What are the symptoms?
Symptoms of whiplash can occur immediately after the trauma, but the full onslaught of symptoms may not manifest for a few days—or even weeks—after the trauma occurred. Symptoms include neck pain, lumbar back pain, headaches, neck stiffness, muscle spasms, and dizziness.
How is whiplash diagnosed?
If you visit a doctor immediately after the trauma occurred, the doctor will most likely take x-rays of the neck and back to ensure that there are no fractures or more serious injuries. The doctor may also recommend a cervical collar for additional support. Because damage to soft tissue can’t be detected with basic x-rays, other methods of imaging, such as MRI or a CT scan, may be used to detect injury to the soft tissues.
What are the treatment options?
There is no standard treatment for whiplash since the symptoms can vary for each individual. This is why it’s important to see a healthcare professional immediately after an injury to the neck. He or she can determine your best treatment options. Luckily, whiplash can often be treated without surgery. Some possible treatments include the use of pain medications, anti-inflammatory drugs, or a cervical collar. Your doctor may also recommend heat and ice therapy, physical therapy, or injections.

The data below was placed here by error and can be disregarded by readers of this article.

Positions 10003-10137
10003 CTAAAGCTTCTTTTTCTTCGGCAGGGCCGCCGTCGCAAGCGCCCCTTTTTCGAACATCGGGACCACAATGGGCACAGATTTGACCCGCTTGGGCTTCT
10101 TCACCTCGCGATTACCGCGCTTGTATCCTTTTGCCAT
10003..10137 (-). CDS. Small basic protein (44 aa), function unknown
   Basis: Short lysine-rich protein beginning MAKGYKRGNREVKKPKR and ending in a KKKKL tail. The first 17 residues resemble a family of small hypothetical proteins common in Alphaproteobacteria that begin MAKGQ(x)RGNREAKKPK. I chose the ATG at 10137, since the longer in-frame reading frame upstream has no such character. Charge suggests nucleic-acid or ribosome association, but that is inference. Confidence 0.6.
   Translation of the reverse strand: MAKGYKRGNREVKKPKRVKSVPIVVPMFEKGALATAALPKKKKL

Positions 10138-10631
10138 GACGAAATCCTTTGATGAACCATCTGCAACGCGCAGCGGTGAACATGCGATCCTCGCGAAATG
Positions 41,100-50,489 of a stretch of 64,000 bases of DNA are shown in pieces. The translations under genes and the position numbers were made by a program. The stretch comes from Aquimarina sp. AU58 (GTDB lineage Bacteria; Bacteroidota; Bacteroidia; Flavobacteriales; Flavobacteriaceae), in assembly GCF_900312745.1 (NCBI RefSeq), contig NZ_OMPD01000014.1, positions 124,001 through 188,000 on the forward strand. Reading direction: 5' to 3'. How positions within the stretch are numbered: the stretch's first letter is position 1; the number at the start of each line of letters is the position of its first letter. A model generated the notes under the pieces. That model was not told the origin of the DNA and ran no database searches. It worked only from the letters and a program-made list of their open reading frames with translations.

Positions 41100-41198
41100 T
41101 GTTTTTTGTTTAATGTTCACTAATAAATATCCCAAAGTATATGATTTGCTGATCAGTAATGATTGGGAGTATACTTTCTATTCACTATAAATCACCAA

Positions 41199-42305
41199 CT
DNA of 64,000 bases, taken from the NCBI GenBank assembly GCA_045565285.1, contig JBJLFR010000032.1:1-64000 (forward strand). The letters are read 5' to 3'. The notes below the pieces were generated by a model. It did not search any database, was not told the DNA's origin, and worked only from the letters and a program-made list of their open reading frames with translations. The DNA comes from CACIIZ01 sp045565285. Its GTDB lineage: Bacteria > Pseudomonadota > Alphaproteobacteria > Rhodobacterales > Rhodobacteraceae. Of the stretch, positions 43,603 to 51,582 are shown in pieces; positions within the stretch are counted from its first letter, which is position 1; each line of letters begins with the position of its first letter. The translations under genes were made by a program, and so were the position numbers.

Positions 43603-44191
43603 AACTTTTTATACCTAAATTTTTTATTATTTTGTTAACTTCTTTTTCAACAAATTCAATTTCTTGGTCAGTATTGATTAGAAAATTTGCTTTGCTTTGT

Though whiplash may not seem as severe as other spine injuries, it is still important to seek medical treatment. To learn more about whiplash or to explore your treatment options, contact Dr. Perry at Spine Institute of Nevada . Visit one of our Las Vegas offices or call us today at (702) 239-3787 .
If you would like to learn more about common spine injuries, treatments, and other topics related to our recent blog posts, check out these links from around the Web. If you’d like to talk to a spine health specialist, call Spine Institute of Nevada at (702) 239-3787 .
- For more information on whiplash , including the symptoms and possible treatments for whiplash, visit MedicineNet.com.
- Learn some spine basics from the American Academy of Orthopaedic Surgeons.
- The Mayo Clinic gives advice on preventing spine injuries .
- The American Academy of Spine Physicians provides 30 tips for better spine health .
- Are you curious about workplace ergonomics ? Check out this page from WebMD.com.
If you’ve recently been in an accident then it’s important to get checked out as soon as possible by the award winning Dr. Perry. At the Spine Institute of Nevada , we practice some of the most advanced spine care techniques for lumbar, thoracic, and cervical ailments. If you’re experiencing even the slightest neck or back pain, then call (702) 239-3787 to set up an appointment.